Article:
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The Crucial T500 has seriously impressed. 2TB at this price point – for any M.2 SSD – is an absolute steal, but combine that with its remarkable random 4K performance, impressive load times, and solid real world transfer test speeds, and it easily picks apart some of the best PCIe 5.0 drives too. If you’re looking for the perfect gaming SSD or even a primary OS drive, this could be the one for you.


  • Incredible performance for the price
  • Strong random 4K results in testing
  • Great for consoles and PCs alike


  • Heatsink isn’t easily removable

Key Features

  • PCIe 4.0 StandardThe T500 is a PCIe 4.0 drive. It might not be quite as fast as the latest PCIe 5.0 SSDs, but it’s only held back on sequential speeds, which aren’t everything.
  • 232-Layer Micron TLCCrucial’s taking advantage of the latest 232-layer TLC NAND flash tech from Micron. It’s the same storage found on pretty much all of the best PCIe 5.0 drives out there today.
  • PS5 and PC CompatibleInitially designed for the PS5, the T500’s single-sided design and included heatsink ensures it won’t thermally throttle in your console. It’ll also still fit into your PC perfectly too.


What happens when you put some of the latest and greatest SSD hardware available into a PCIe 4.0 drive that’s limited to a top speed of 8GB/s? Well, you end up with the Crucial T500 SSD.

The T500 is a drive specifically designed for use in the PS5. For those that don’t know, you can add a secondary drive to the PS5, to expand the internal storage, and give yourself a bit more breathing room when it comes to local gaming.

One of the upsides of that is the PS5 itself supports the PCIe 4.0 standard, and interestingly, the stock SSD the PS5 comes with is actually rather slow. Pop in an aftermarket PCIe 4.0 drive such as the Crucial T500, and you’re immediately getting faster load times and better performance as a result.

That’s not to say it’s PS5 only, as you can of course install it in a PC. And if I’m honest, that’s arguably a far better use of the tech inside this SSD, because overall performance is nothing short of impressive. 


  • Significantly improved compared to the P5 Plus
  • Single-sided design alleviates heat
  • PCIe 4.0 isn’t as much of a bottleneck

The Crucial T500 isn’t the brand’s first foray into a decent PS5 drive. In fact, the company had launched a previous drive in the form of the P5 Plus, however, the differences between the two are substantial.

Crucial T500 M.2 PCIe 4.0 SSD being tested in a PC
Image Credit (Trusted Reviews)

The P5 Plus features a proprietary controller, and 176-layer TLC 3D NAND from Micron, whereas the T500 utilises 232-layer TLC 3D NAND (again from Micron), and the Phison E25 controller instead.

It’s the former that’s the real game changer, as it provides far higher read and write bandwidths (up to 75% and 100% respectively), comes in a smaller package, and has far faster I/O latencies compared to its 176-layer predecessor.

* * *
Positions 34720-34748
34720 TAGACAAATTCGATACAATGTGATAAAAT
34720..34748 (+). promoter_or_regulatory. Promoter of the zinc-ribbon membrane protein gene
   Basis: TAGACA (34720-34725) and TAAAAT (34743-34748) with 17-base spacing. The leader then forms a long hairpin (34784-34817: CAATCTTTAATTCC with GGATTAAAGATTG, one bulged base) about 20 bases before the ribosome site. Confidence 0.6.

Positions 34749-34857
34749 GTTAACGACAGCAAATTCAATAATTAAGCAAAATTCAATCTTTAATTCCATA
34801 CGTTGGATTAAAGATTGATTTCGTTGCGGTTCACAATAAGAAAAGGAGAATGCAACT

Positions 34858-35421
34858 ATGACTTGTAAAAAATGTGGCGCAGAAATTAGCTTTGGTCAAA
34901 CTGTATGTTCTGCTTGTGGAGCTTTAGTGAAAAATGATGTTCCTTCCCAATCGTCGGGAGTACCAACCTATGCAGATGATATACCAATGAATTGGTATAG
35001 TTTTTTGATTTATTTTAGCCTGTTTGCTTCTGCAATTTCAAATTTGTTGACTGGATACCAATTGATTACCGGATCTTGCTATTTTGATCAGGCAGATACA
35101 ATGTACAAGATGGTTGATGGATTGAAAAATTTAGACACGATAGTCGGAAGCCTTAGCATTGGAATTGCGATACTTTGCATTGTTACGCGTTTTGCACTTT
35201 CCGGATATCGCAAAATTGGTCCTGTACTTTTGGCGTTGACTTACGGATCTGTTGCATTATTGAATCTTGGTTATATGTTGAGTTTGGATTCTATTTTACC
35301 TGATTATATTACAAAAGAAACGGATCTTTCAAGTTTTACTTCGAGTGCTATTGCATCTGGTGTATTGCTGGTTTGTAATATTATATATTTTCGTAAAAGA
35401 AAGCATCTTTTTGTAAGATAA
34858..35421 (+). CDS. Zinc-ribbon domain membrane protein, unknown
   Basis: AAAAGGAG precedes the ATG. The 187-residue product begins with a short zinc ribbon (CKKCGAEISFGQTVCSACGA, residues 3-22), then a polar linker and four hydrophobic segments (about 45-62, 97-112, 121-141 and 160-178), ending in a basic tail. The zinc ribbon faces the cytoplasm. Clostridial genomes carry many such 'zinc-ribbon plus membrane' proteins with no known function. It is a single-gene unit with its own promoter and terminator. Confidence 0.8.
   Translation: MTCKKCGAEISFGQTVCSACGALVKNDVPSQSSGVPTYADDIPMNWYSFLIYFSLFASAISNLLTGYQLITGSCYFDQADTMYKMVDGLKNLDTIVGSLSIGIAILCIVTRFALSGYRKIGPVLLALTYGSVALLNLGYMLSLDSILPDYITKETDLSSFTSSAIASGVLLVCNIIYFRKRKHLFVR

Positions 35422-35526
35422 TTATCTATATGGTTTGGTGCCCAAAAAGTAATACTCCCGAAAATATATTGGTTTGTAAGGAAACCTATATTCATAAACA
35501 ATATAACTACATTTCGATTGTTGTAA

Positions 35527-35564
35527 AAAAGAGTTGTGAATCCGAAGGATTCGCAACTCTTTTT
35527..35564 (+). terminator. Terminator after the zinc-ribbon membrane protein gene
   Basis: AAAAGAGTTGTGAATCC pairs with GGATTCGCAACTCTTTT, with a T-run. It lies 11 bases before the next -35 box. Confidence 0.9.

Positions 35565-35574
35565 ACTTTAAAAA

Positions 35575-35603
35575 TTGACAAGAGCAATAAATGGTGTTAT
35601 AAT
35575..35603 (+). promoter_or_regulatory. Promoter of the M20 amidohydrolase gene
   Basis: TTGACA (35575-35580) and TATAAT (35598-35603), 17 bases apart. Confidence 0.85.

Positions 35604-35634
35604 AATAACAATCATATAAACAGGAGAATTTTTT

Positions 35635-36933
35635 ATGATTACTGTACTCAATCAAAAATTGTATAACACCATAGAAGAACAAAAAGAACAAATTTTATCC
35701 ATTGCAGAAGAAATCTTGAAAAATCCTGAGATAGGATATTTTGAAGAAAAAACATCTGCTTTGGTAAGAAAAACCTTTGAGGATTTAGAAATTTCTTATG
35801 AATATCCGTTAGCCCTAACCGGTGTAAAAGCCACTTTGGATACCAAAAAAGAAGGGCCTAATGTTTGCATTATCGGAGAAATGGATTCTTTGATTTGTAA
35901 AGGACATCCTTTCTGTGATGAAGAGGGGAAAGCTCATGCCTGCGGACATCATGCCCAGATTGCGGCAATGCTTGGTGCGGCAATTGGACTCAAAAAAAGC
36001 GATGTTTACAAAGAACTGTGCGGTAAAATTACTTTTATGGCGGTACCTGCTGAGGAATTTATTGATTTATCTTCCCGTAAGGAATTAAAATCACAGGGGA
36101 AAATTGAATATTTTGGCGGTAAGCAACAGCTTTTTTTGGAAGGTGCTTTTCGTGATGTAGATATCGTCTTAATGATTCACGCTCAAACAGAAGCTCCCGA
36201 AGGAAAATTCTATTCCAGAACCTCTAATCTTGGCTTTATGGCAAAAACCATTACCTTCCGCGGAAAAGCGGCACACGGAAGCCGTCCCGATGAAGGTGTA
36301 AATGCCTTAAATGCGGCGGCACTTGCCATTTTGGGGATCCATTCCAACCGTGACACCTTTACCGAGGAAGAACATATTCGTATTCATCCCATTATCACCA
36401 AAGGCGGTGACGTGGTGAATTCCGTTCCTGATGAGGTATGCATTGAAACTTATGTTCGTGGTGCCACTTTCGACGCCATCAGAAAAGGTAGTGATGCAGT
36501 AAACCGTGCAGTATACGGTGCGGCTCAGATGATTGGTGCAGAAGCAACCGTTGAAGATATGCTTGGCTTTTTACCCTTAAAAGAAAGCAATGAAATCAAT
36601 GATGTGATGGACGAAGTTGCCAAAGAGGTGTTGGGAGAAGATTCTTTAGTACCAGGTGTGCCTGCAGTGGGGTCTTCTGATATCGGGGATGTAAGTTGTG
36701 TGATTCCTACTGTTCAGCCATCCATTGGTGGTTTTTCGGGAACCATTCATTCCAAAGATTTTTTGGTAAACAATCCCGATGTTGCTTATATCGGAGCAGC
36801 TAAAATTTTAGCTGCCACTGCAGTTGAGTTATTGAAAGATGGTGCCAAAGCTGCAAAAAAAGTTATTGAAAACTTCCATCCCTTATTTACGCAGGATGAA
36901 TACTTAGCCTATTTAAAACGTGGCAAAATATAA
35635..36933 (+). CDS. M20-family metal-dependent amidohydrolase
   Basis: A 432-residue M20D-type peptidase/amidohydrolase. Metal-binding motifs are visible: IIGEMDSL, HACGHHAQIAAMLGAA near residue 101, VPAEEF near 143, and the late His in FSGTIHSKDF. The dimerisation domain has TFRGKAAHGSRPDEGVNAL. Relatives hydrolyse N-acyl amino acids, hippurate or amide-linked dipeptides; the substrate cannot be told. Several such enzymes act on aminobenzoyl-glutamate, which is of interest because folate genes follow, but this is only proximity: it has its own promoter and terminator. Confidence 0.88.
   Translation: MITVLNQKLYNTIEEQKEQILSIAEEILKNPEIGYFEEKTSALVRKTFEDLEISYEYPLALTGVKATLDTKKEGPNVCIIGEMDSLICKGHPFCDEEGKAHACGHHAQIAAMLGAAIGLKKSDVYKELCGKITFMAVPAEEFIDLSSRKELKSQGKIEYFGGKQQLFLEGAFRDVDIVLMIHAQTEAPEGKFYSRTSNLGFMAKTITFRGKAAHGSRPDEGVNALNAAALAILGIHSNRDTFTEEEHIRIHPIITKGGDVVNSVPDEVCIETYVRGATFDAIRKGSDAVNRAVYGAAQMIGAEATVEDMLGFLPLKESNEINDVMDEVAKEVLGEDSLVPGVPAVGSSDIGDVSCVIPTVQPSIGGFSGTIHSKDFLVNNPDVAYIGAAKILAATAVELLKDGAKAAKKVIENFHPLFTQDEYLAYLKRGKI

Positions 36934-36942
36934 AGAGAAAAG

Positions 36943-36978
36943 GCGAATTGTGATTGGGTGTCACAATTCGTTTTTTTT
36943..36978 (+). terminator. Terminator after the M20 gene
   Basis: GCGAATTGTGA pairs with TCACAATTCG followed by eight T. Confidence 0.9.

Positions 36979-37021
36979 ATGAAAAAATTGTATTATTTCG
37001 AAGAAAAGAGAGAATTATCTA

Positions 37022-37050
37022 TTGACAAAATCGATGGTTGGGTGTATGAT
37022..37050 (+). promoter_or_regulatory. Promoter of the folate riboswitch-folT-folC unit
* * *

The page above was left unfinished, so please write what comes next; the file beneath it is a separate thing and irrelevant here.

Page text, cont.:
Storage Capacity
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Both drives feature LPDDR4 DRAM caches onboard, come with 1200 TBW endurance ratings, 5-year warranties, and sit on the PCIe 4.0 standard as well. But it’s when you get into the performance numbers that the T500 really does show off just why it’s so much better than its predecessor, although more on that later.

Comparisons aside, the T500 comes in three capacities 500GB, 1TB and 2TB (with the 2TB the drive we’re testing here), and is also available in heatsinked and non-heatsinked variants as well. It’s worth noting that without some significant prying, it’s quite the challenge to remove the heatsink from the T500, so although the price difference between a heatsink and non-heatsink variant is only $10, if you are thinking about popping this thing in a PC, I highly recommend you pick up the non-heatsink variant instead.

Test Setup

Over the last week I’ve been testing the Crucial T500 against a number of its rivals in a multitude of different testing scenarios, both synthetic and real-world, really pushing it to the limit to see just how it performs under load.

To make sure that all of our test results are consistent, I’ve used an identical test bed throughout, hands-on testing with each drive in a top-tier motherboard, combined with a premium CPU, with some of the best benchmarks we can find. Throughout my testing, I use the top-most PCIe 5.0 slot wherever possible to ensure there’s no bottlenecks for each drive and to better mimic how your own SSDs are installed on your machines at home too.

You can find the full test-bed spec list below:

  • CPU: Intel Core i7-14700K
  • Motherboard: ASUS ROG Maximus Z790 Dark Hero
  • GPU: Gigabyte GeForce RTX 4080 16GB Aero OC
  • RAM: 32GB (2x16GB) Corsair Dominator Titanium DDR5 @ 7200
  • Cooler: Corsair iCUE Link H150i LCD Liquid CPU Cooler
  • PSU: 1200W Corsair RMx Shift 80+ Gold PSU
  • Case: Hyte Y70 Touch

For testing purposes I’m taking advantage of PC Mark’s QSD and Data Drive Benchmarks, along with a 120GB real-world file copy test (utilising Red Dead Redemption II as our target copy), along with Final Fantasy XIV load time benchmark, and of course, CrystalDiskMark 8 too – the latter of which helps us to identify those synthetic load speeds. It’s also worth noting that I’m running CrystalDiskMark in its stock configuration, so that means Sequentials are tested at a queue depth of 8 with 1 thread, and 4K is tested at a queue depth of 32 with 1 thread.